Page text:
No Plates at Williamsburg Pottery?

I was driving with Mrs. Alphageek to a beautiful few days of vacation. We drove by a sign that said Williamsburg Pottery. I began to relay to Mrs. Alphageek how I had taken one of the most painful "vacations" ever with the Senior Alphageeks. That's right, my parents took me to Williamsburg Pottery for a vacation, before I am the amazing geek that I am now.

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The senior Alphageeks needed plates. After all, the plates that we had were perfectly functional, but ugly. They were so ugly I think a friend of my Mom's gave her old plates to my Mom, so that she could purchase new plates. So my parents began looking around. They drove to every store in Christiansburg. Those were not acceptable. We then drove to Roanoke. Apparently, there were no acceptable plates there either. Do not ask me where the 100,000 people living in Roanoke get their plates because I do not know.

The senior Alphageeks heard about a place called the Williamsburg Pottery and decided we would take a "vacation" and go look for plates. I often wonder how many stores we passed that sold plates, but the Senior Alphageeks did not seem to care. We drove and drove until we arrived at the biggest warehouse complex I have ever seen, even to this day. Certainly, this would be the place to satisfy the Senior Alphageeks need for plates!

We began walking up and down the very long aisles. Did I mention that each building is bigger than a modern day Wal-Mart? Well, I should have. Did I also mention it was a hot August day? I should have said that too. Did I also mention that Williamsburg Potter apparently saves money by not having air conditioning? I really should have said that too. So we walked. Then we turned the corner and walked back. We continued this cycle until we had completed the first building. Then we hit the next building and continued this strategic assault upon what has to be Virginia's largest selection of plates. After all, people ride buses for hours to get here and buy plates. After walking around and looking at plates, we broke for lunch in the fine dining they offer at such tourist traps.

We then jumped back into the fray, with the hot afternoon sun beating down on the previously mentioned UNAIR-CONDITIONED building. The budding geek began to see a pattern emerging: we were simply going to visit every aisle of this establishment. There was no intention of purchasing anything!

The Alphageek then mentioned that this trip seemed to becoming a waste of time because the object of purchasing plates was not being met. The Alphageek seems to remember something about being called a smart-ass. Apparently, the punishment for being a smart-ass is to walk even more, in the hottest building, and then even walk down some aisles that we had already been down. The situation did not improve when the Alphageek tried to help by pointing out we had already been here.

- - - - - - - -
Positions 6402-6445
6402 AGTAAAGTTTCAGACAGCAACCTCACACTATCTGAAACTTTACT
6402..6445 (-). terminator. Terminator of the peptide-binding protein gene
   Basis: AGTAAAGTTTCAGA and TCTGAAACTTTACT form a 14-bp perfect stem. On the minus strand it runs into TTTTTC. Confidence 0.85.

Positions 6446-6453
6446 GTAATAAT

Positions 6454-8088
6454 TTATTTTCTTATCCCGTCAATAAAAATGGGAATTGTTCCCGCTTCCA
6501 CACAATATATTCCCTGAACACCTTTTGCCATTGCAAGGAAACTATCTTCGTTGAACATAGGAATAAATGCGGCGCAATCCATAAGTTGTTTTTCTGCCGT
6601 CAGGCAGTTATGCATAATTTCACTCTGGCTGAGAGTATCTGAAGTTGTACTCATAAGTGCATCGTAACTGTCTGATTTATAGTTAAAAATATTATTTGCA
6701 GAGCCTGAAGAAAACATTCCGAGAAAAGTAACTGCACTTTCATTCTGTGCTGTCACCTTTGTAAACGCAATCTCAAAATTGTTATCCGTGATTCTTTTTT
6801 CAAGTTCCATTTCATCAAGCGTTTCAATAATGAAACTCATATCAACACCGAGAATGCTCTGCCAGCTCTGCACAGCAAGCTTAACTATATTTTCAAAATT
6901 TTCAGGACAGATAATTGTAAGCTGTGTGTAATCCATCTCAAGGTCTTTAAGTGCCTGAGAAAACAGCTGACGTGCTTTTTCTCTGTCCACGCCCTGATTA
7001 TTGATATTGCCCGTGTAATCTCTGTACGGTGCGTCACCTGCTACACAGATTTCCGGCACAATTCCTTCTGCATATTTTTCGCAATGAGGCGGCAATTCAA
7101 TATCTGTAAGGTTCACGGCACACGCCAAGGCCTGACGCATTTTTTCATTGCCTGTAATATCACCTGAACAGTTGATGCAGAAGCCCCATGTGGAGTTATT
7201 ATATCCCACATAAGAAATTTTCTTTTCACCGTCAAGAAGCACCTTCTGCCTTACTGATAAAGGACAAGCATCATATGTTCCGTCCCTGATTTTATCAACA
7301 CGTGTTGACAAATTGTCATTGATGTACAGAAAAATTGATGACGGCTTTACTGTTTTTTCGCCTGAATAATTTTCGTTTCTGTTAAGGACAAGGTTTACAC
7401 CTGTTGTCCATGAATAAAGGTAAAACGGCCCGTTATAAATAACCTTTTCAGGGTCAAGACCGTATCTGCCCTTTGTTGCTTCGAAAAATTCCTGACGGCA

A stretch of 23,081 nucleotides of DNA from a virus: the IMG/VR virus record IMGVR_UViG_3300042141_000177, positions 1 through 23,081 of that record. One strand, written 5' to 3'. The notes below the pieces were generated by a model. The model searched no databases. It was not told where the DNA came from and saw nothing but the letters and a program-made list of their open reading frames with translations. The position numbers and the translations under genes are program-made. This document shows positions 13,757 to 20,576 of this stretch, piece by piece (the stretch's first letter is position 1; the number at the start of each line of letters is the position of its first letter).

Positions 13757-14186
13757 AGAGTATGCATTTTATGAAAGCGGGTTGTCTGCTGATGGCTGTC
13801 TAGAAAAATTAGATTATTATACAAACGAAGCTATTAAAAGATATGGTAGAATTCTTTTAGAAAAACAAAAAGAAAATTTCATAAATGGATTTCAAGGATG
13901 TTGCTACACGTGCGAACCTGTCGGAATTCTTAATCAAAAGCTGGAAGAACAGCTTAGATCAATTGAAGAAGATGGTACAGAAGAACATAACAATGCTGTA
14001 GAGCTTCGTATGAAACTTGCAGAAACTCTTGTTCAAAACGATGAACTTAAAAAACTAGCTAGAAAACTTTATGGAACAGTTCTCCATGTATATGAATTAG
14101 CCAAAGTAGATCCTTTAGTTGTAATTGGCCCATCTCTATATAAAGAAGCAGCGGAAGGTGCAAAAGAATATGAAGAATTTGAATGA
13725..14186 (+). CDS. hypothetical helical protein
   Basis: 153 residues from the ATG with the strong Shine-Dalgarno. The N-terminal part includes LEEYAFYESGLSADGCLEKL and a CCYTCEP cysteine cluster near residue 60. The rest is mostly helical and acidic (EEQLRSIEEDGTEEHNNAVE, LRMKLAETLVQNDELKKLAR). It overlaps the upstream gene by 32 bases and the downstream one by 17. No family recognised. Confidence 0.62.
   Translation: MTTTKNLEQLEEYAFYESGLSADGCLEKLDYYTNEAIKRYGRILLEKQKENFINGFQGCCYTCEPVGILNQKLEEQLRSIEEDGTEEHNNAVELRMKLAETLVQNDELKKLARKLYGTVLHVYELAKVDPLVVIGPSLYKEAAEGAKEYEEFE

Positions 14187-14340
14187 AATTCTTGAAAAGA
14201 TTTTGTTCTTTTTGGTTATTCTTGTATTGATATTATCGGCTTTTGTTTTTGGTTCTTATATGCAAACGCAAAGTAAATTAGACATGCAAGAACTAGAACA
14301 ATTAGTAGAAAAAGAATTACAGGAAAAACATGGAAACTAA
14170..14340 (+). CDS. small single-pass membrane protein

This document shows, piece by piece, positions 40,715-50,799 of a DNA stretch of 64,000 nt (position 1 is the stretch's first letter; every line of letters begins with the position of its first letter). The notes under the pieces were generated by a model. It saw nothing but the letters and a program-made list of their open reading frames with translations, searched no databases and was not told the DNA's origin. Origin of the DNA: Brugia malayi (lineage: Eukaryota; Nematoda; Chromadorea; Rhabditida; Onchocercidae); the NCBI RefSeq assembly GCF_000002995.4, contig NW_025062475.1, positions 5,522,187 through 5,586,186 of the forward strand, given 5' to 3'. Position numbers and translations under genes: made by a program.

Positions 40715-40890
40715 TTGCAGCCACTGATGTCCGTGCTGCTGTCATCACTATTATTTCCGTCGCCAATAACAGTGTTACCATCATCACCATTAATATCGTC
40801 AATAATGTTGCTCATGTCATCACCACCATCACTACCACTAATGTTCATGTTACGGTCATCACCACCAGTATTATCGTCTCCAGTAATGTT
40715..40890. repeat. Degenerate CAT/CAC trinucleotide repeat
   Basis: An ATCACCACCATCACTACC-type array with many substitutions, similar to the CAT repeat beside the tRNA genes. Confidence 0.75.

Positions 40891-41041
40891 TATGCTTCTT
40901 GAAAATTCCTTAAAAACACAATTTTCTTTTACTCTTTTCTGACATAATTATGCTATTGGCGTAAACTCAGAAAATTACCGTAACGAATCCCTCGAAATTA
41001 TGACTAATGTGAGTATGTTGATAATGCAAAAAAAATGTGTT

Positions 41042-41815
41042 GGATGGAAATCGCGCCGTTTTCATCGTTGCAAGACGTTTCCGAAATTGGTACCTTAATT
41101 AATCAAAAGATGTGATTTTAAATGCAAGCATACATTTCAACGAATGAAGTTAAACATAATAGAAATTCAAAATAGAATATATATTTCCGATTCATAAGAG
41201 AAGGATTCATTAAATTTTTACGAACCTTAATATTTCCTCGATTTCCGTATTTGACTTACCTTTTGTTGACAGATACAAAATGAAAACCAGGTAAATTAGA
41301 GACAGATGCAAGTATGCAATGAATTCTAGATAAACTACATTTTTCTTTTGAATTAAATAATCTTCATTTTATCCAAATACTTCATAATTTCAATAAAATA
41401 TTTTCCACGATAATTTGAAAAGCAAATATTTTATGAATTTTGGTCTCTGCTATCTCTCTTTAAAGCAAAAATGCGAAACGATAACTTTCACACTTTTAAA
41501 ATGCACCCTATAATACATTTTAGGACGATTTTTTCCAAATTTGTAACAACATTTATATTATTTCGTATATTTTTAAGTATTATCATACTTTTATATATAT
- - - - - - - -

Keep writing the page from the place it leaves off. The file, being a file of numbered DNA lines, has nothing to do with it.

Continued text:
At about four o'clock, the Senior Alphageeks seemed to have reached some sort of agreement and found a shopping cart. Finally, the plates they so diligently sought! I was quite surprised when they headed over to the coffee cups. Imagine my disbelief when they loaded a few coffee cups and headed to the check out. The lines were long at that point, other shoppers carts full of plates. Apparently, they were not the discriminating shoppers my parents were.

My sister and I decided to do something to entertain ourselves. We saw a big warehouse fan, just sitting there, blowing the hot air from one place in the warehouse to another. We decided it would be fun to tear off pieces of a Styrofoam cup, put the pieces in the back of the fan, and see how far they flew. We were having the only fun we had at the Pottery, when an employee walked over and turned off the fan while giving us a look that said we should not be there. Hey, don't yell at us, talk to the parents that are plate shopping. Your seven or eight warehouses of plates did not fool the Senior Alphageeks.

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On the way back, Mrs. Alphageek said we should stop and see the Holy Grail of child punishment, the Williamsburg Pottery. I said it would be too hot, but Mrs. Alphageek pointed out it was only May, and pouring rain.

We eventually found the home of many a shopping nightmare, and entered the large number of warehouses. Not a warehouse has moved since the last tortured trip. As we walked around, it became apparent there was another problem. This problem is a doozie: there were no plates in the Williamsburg Pottery! In a panic, I retraced those tortured steps, passing aisle after aisle of home furnishings that included everything but plates! We even passed an air conditioning vent! Outrageous!

Mrs. Alphageek settled me down by promising me a bourbon when we got home. She even generously posed with the one plate we were able to find. (You click the colored texts for these modern things called links that let you see the picture of the plate.) Mrs. Alphageek did make a purchase, I think it is something to hold a Christmas wreath.

We got back in the car, the Alphageek's spirit broken. Mrs. Alphageek did not understand how I could have spent childhood hours there, looking for plates. After all, there truly are no plates at the Williamsburg Pottery that she could see. The Alphageek must have made the whole thing up.

Where did Senior Alphageeks get their plates? They bought them at Hills, about two miles from the house. When that Hills did not have enough plates, I think we drove to a drug store in West Virginia to get the rest of the needed plates. Then again, maybe you don't believe that part of the story either.